9 Works

Variable vulnerability to climate change in New Zealand lizards

Scott Jarvie, Travis Ingram, David Chapple, Rodney Hitchmough, Stuart Nielsen & Joanne M. Monks
Aim: The primary drivers of species and population extirpations have been habitat loss, overexploitation, and invasive species, but human-mediated climate change is expected to be a major driver in future. To minimise biodiversity loss, conservation managers should identify species vulnerable to climate change and prioritise their protection. Here, we estimate climatic suitability for two speciose taxonomic groups, then use phylogenetic analyses to assess vulnerability to climate change. Location: Aotearoa New Zealand (NZ) Taxa: NZ lizards:...

Predicting harvest impact and establishment success when translocating highly mobile and endangered species

Johannes Fischer, Heiko Wittmer, Caio Kenup, Kevin Parker, Rosalind Cole, Igor Debski, Graeme Taylor, John Ewen & Doug Armstrong
Harvesting individuals for translocations can negatively impact source populations, a critical challenge for species reduced to small populations. Consequently, translocation cohorts often remain small, reducing the establishment probability at the destination. Balancing the potential benefits and risks of such translocations is further complicated by philopatry and natural metapopulation dynamics if the target species is highly mobile. These challenges highlight the importance of translocation feasibility assessments, but such assessments often remain qualitative to date. The critically...

Genomic trajectories of a near-extinction event in the Chatham Island black robin

Johanna von Seth, Tom van der Valk, Edana Lord, Hanna Sigeman, Remi-André Olsen, Michael Knapp, Olga Kardailsky, Fiona Robertson, Marie Hale, Dave Houston, Euan Kennedy, Love Dalén, Karin Norén, Melanie Massaro, Bruce C. Robertson & Nicolas Dussex
Abstract Background Understanding the micro-­evolutionary response of populations to demographic declines is a major goal in evolutionary and conservation biology. In small populations, genetic drift can lead to an accumulation of deleterious mutations, which will increase the risk of extinction. However, demographic recovery can still occur after extreme declines, suggesting that natural selection may purge deleterious mutations, even in extremely small populations. The Chatham Island black robin (Petroica traversi) is arguably the most inbred bird...

Additional file 2 of Genomic trajectories of a near-extinction event in the Chatham Island black robin

Johanna von Seth, Tom van der Valk, Edana Lord, Hanna Sigeman, Remi-André Olsen, Michael Knapp, Olga Kardailsky, Fiona Robertson, Marie Hale, Dave Houston, Euan Kennedy, Love Dalén, Karin Norén, Melanie Massaro, Bruce C. Robertson & Nicolas Dussex
Additional file 2.

Kakapo125+ genome sequencing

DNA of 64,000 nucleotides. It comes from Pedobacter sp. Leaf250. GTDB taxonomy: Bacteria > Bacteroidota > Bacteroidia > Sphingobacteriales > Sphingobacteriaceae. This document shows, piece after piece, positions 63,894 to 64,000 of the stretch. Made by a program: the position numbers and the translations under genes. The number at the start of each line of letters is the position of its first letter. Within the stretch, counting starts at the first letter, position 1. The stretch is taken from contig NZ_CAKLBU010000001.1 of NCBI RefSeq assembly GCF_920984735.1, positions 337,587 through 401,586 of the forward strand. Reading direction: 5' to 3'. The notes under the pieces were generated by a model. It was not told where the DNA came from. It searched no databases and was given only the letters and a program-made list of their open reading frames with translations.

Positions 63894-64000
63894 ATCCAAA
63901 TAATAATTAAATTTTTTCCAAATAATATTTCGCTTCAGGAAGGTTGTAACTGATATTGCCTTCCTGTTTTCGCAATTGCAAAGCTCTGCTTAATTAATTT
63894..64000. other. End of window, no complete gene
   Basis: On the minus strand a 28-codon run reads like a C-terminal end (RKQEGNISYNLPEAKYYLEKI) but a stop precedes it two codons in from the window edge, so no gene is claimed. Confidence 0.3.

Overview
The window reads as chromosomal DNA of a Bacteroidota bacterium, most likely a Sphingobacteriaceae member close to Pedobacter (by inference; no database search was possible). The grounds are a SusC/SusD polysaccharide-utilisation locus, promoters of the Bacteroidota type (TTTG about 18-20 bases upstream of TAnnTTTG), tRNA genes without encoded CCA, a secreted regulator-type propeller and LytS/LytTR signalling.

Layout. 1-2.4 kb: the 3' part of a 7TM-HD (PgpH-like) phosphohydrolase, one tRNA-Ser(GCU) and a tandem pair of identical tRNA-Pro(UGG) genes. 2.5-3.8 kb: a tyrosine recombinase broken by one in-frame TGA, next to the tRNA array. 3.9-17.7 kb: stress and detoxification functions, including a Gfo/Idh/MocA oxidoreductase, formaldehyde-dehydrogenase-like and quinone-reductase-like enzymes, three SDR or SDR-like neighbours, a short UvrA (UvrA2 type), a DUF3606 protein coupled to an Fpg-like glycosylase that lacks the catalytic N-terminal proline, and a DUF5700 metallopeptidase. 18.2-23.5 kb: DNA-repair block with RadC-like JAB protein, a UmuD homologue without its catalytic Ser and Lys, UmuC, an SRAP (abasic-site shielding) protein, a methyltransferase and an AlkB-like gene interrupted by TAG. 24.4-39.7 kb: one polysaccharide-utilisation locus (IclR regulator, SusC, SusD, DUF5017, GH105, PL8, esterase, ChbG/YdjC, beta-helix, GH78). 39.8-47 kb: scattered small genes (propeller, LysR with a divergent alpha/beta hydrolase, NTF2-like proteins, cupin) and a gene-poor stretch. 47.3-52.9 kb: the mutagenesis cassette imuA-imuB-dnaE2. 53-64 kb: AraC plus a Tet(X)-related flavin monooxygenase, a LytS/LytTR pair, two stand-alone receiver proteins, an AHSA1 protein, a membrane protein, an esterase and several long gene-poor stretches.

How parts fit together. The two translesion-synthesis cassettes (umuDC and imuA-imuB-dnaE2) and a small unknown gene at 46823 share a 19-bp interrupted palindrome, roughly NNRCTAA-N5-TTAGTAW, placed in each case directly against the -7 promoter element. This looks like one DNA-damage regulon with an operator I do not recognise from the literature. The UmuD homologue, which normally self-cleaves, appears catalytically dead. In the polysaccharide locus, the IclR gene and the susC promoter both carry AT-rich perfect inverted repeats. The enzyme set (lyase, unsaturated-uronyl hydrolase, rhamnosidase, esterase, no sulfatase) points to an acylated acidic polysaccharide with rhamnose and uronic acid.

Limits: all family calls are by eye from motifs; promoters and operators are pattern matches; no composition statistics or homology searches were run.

Andrew Digby

Genomic trajectories of a near-extinction event in the Chatham Island black robin

Johanna von Seth, Tom van der Valk, Edana Lord, Hanna Sigeman, Remi-André Olsen, Michael Knapp, Olga Kardailsky, Fiona Robertson, Marie Hale, Dave Houston, Euan Kennedy, Love Dalén, Karin Norén, Melanie Massaro, Bruce C. Robertson & Nicolas Dussex
Abstract Background Understanding the micro-­evolutionary response of populations to demographic declines is a major goal in evolutionary and conservation biology. In small populations, genetic drift can lead to an accumulation of deleterious mutations, which will increase the risk of extinction. However, demographic recovery can still occur after extreme declines, suggesting that natural selection may purge deleterious mutations, even in extremely small populations. The Chatham Island black robin (Petroica traversi) is arguably the most inbred bird...

Additional file 1 of Genomic trajectories of a near-extinction event in the Chatham Island black robin

Johanna von Seth, Tom van der Valk, Edana Lord, Hanna Sigeman, Remi-André Olsen, Michael Knapp, Olga Kardailsky, Fiona Robertson, Marie Hale, Dave Houston, Euan Kennedy, Love Dalén, Karin Norén, Melanie Massaro, Bruce C. Robertson & Nicolas Dussex
Additional file 1.

Additional file 1 of Genomic trajectories of a near-extinction event in the Chatham Island black robin

Johanna von Seth, Tom van der Valk, Edana Lord, Hanna Sigeman, Remi-André Olsen, Michael Knapp, Olga Kardailsky, Fiona Robertson, Marie Hale, Dave Houston, Euan Kennedy, Love Dalén, Karin Norén, Melanie Massaro, Bruce C. Robertson & Nicolas Dussex
Additional file 1.

Additional file 2 of Genomic trajectories of a near-extinction event in the Chatham Island black robin

Johanna von Seth, Tom van der Valk, Edana Lord, Hanna Sigeman, Remi-André Olsen, Michael Knapp, Olga Kardailsky, Fiona Robertson, Marie Hale, Dave Houston, Euan Kennedy, Love Dalén, Karin Norén, Melanie Massaro, Bruce C. Robertson & Nicolas Dussex
Additional file 2.

Registration Year

  • 2022
    9

Resource Types

  • Dataset
    5
  • Collection
    2
  • Text
    2

Affiliations

  • Department of Conservation
    9
  • University of Otago
    7
  • Charles Sturt University
    6
  • Lund University
    6
  • University of Canterbury
    6
  • University of Oulu
    6
  • Uppsala University
    6
  • Stockholm University
    6
  • Swedish Museum of Natural History
    6
  • Victoria University of Wellington
    1